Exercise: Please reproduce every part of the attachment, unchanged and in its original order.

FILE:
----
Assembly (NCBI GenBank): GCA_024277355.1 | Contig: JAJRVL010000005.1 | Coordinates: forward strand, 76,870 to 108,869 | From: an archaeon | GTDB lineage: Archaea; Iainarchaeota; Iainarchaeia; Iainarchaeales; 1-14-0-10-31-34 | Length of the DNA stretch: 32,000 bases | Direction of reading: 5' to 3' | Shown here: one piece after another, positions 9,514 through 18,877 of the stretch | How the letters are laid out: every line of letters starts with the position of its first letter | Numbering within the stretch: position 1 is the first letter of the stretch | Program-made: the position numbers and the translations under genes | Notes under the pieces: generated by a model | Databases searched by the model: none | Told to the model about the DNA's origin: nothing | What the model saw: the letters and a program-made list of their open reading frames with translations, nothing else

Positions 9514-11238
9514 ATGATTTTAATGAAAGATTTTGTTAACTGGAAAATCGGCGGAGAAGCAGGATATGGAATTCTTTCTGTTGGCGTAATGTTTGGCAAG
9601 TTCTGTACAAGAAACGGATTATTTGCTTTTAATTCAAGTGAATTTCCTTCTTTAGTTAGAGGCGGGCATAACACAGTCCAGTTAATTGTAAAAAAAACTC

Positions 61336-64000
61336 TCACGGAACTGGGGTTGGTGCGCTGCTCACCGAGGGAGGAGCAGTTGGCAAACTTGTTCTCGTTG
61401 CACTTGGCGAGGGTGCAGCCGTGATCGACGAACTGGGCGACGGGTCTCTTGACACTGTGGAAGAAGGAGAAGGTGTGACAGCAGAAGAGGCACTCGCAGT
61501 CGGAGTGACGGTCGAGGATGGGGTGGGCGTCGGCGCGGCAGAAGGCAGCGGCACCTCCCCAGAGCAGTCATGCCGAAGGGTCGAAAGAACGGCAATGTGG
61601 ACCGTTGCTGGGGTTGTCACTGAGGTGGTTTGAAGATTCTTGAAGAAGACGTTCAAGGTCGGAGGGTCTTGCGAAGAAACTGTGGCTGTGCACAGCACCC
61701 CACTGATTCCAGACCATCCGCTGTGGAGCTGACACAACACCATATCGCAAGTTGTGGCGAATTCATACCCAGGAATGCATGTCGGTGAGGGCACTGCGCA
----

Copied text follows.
Assembly (NCBI GenBank): GCA_024277355.1 | Contig: JAJRVL010000005.1 | Coordinates: forward strand, 76,870 to 108,869 | From: an archaeon | GTDB lineage: Archaea; Iainarchaeota; Iainarchaeia; Iainarchaeales; 1-14-0-10-31-34 | Length of the DNA stretch: 32,000 bases | Direction of reading: 5' to 3' | Shown here: one piece after another, positions 9,514 through 18,877 of the stretch | How the letters are laid out: every line of letters starts with the position of its first letter | Numbering within the stretch: position 1 is the first letter of the stretch | Program-made: the position numbers and the translations under genes | Notes under the pieces: generated by a model | Databases searched by the model: none | Told to the model about the DNA's origin: nothing | What the model saw: the letters and a program-made list of their open reading frames with translations, nothing else

Positions 9514-11238
9514 ATGATTTTAATGAAAGATTTTGTTAACTGGAAAATCGGCGGAGAAGCAGGATATGGAATTCTTTCTGTTGGCGTAATGTTTGGCAAG
9601 TTCTGTACAAGAAACGGATTATTTGCTTTTAATTCAAGTGAATTTCCTTCTTTAGTTAGAGGCGGGCATAACACAGTCCAGTTAATTGTAAAAAAAACTC

Positions 61336-64000
61336 TCACGGAACTGGGGTTGGTGCGCTGCTCACCGAGGGAGGAGCAGTTGGCAAACTTGTTCTCGTTG
61401 CACTTGGCGAGGGTGCAGCCGTGATCGACGAACTGGGCGACGGGTCTCTTGACACTGTGGAAGAAGGAGAAGGTGTGACAGCAGAAGAGGCACTCGCAGT
61501 CGGAGTGACGGTCGAGGATGGGGTGGGCGTCGGCGCGGCAGAAGGCAGCGGCACCTCCCCAGAGCAGTCATGCCGAAGGGTCGAAAGAACGGCAATGTGG
61601 ACCGTTGCTGGGGTTGTCACTGAGGTGGTTTGAAGATTCTTGAAGAAGACGTTCAAGGTCGGAGGGTCTTGCGAAGAAACTGTGGCTGTGCACAGCACCC
61701 CACTGATTCCAGACCATCCGCTGTGGAGCTGACACAACACCATATCGCAAGTTGTGGCGAATTCATACCCAGGAATGCATGTCGGTGAGGGCACTGCGCA